Date of Award

1992

Document Type

Dissertation

Degree Name

Doctor of Philosophy (PhD)

First Advisor

Karl A. Roider, Jr

Abstract

The army of the Habsburg Monarchy was the central institution of the Habsburg state, and it embodied the ideal of non-national, dynastic rule. The army leadership was aware of the dangers of nationalism, but in the period between the end of the Napoleonic Wars and the revolutions of 1848, no attempt was made to overcome the danger of national disaffection. The revolutions of 1848 caused the army to remove Hungarian and Italian units from their homelands, but, despite the suspicion in which they were held, these troops fought well in the wars of 1859 and 1866. The financial weakness of the Monarchy and the coming of home rule to Hungary caused this policy of garrisoning Hungarian units outside of Hungary to be gradually abandoned after 1867. The worsening of relations with Russia after the Russo-Turkish War of 1877-78 led the Monarchy's army to undertake a series of reforms designed to reduce the time needed for mobilization. Central to rapid mobilization was a "territorial" system wherein most of the Monarchy's soldiers were garrisoned in their recruiting districts. Despite the growth of nationalist agitation, the army leadership expressed no fears for the loyalty of the troops. Nonetheless, the army became deeply involved in suppressing nationalist unrest, especially in Bohemia and Hungary. This process culminated in 1905 with proposals for full-scale military intervention in Hungary. In the last decade before the outbreak of the First World War the army leadership, aware of the growing of nationalist feeling and the growing social isolation of the officer corps, sought to develop its own plans for a renewal of the Monarchy. These various plans, which became increasingly pessimistic, involved proposed wars with Italy or Serbia or support for the plans of Archduke Franz Ferdinand, the Monarchy's heir-apparent, who intended to begin his reign with a military coup in Hungary that would enable him to reconstruct the Monarchy as a centralized state. By 1914 the army leadership, though not the soldiers in the ranks, had come to despair of the Monarchy's future.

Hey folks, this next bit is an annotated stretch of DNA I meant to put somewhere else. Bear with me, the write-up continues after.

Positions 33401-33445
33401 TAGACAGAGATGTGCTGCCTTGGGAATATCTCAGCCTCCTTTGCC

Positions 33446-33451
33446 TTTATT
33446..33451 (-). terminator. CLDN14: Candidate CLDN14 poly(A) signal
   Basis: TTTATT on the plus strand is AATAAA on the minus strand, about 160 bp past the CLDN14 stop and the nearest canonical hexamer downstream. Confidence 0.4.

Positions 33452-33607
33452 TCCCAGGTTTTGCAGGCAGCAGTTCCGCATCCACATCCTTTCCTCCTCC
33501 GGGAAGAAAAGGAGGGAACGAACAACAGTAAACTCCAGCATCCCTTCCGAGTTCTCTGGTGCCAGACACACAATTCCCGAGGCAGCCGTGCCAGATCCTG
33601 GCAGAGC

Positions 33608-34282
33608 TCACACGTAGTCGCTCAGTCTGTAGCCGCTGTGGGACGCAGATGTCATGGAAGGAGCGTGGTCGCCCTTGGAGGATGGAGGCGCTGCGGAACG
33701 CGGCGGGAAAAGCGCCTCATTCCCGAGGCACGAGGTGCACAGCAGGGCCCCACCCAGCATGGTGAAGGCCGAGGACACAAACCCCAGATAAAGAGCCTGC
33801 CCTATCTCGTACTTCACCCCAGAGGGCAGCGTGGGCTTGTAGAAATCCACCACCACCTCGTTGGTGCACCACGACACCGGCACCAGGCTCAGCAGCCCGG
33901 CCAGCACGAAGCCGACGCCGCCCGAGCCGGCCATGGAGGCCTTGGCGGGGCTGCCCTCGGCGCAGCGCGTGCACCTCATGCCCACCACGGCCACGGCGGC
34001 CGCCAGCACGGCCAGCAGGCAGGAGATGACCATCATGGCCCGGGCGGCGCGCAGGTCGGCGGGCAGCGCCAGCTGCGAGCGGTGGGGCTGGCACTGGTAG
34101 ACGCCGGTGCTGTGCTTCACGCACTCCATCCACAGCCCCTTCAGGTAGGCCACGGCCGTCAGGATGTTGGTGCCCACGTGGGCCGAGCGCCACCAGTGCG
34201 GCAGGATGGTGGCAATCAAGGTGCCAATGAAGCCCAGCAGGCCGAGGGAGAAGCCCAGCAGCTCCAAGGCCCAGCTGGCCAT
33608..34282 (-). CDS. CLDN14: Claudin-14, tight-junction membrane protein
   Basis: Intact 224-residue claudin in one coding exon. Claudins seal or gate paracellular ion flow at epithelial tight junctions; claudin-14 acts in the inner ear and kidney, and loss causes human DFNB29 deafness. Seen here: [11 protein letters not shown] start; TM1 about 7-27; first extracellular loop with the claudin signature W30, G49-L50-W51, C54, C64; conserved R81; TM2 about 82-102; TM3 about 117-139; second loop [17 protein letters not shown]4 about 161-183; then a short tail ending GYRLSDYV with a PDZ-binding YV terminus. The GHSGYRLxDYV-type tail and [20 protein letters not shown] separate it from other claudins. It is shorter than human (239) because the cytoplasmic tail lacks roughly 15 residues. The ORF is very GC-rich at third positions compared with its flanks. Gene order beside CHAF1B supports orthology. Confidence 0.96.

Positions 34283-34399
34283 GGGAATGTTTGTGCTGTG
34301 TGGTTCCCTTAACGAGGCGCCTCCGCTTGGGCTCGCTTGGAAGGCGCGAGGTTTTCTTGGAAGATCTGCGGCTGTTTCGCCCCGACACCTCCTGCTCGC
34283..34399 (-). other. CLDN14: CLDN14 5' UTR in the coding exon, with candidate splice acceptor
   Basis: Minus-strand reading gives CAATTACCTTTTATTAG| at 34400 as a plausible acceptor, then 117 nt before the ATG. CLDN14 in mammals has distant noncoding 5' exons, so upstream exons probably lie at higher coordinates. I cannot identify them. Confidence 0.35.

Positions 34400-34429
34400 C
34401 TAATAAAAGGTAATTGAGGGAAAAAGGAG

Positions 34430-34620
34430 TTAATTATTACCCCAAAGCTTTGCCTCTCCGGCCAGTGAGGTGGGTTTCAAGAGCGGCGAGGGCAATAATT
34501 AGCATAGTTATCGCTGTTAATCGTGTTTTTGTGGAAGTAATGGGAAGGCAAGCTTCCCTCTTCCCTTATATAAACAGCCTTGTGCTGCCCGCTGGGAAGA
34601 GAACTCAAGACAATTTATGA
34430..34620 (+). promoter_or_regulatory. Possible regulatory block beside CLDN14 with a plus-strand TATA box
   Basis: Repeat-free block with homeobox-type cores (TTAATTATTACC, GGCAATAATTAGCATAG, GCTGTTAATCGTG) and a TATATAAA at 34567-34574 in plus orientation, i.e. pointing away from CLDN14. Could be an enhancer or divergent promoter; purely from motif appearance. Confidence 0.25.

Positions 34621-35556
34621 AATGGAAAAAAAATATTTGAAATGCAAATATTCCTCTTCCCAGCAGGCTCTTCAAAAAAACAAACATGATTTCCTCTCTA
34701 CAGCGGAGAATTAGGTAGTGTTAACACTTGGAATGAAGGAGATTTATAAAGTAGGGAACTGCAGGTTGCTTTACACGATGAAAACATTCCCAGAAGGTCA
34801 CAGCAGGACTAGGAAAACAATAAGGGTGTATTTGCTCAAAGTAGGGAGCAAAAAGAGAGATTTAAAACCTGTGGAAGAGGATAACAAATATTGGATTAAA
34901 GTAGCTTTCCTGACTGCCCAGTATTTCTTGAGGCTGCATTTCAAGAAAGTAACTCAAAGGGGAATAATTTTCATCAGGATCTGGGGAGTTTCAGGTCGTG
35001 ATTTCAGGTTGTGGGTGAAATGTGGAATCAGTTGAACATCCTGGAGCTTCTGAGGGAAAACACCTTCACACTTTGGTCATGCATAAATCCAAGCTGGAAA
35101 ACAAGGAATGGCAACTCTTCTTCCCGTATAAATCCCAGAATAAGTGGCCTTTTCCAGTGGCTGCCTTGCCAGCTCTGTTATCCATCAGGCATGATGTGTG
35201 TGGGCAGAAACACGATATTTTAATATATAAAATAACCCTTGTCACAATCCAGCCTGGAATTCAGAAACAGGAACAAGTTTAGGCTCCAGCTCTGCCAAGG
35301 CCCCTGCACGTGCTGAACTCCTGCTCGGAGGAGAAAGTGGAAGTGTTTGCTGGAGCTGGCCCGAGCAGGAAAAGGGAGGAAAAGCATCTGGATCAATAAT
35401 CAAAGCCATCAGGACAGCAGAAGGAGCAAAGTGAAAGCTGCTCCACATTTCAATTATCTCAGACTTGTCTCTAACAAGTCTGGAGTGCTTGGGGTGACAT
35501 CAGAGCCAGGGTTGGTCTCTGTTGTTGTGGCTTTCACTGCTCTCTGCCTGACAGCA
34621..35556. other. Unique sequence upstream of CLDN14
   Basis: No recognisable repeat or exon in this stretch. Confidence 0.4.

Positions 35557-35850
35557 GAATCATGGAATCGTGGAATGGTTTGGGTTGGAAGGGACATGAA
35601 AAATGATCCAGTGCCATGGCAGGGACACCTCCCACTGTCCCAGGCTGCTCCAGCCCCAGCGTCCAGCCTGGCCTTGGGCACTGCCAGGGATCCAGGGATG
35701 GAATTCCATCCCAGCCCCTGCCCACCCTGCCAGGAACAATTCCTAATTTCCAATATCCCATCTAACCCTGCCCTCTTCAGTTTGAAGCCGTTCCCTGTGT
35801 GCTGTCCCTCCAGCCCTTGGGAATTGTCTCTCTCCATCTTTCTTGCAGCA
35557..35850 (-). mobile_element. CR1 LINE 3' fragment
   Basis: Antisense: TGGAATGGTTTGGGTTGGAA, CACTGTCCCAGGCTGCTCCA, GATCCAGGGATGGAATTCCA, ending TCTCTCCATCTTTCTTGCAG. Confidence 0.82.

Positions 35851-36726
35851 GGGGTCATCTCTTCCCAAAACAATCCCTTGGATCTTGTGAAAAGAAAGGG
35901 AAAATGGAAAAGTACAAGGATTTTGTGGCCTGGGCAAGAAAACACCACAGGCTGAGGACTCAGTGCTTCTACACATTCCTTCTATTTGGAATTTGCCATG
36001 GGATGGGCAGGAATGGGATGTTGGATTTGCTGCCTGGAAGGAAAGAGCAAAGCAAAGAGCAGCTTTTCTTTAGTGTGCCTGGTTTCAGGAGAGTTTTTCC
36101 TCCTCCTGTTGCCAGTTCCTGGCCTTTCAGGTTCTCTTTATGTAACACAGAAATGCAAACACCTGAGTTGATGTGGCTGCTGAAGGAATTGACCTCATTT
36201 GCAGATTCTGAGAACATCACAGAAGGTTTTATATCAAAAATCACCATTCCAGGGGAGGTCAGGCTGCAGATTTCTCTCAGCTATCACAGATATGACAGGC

Pages

411

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